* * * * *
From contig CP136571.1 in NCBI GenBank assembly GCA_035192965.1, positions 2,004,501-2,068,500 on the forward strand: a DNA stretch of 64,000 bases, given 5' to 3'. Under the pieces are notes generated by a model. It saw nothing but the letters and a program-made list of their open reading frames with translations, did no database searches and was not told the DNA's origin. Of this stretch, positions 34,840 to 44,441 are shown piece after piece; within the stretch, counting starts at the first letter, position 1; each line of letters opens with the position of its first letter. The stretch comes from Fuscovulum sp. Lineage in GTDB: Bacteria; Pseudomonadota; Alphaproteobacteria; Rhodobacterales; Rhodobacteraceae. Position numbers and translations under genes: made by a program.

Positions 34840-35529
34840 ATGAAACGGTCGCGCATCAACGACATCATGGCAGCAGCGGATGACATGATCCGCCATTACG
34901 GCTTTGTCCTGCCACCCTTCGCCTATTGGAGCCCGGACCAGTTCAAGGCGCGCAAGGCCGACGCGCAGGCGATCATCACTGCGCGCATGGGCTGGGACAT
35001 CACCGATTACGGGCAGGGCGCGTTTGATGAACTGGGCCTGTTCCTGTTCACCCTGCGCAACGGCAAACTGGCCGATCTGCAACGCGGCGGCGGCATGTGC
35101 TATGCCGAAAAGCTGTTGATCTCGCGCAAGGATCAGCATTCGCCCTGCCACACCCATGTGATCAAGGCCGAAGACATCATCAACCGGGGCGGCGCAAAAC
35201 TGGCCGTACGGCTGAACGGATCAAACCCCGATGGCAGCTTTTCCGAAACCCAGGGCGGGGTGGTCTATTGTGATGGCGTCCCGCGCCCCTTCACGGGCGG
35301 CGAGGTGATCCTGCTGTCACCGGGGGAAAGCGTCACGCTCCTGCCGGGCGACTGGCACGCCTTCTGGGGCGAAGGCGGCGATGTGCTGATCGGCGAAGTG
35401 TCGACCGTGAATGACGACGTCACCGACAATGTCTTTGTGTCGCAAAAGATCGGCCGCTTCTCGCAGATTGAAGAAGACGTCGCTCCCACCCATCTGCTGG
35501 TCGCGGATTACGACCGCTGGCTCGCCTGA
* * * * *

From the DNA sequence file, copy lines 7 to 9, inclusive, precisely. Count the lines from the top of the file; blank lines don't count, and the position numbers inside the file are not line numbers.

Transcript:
35201 TGGCCGTACGGCTGAACGGATCAAACCCCGATGGCAGCTTTTCCGAAACCCAGGGCGGGGTGGTCTATTGTGATGGCGTCCCGCGCCCCTTCACGGGCGG
35301 CGAGGTGATCCTGCTGTCACCGGGGGAAAGCGTCACGCTCCTGCCGGGCGACTGGCACGCCTTCTGGGGCGAAGGCGGCGATGTGCTGATCGGCGAAGTG
35401 TCGACCGTGAATGACGACGTCACCGACAATGTCTTTGTGTCGCAAAAGATCGGCCGCTTCTCGCAGATTGAAGAAGACGTCGCTCCCACCCATCTGCTGG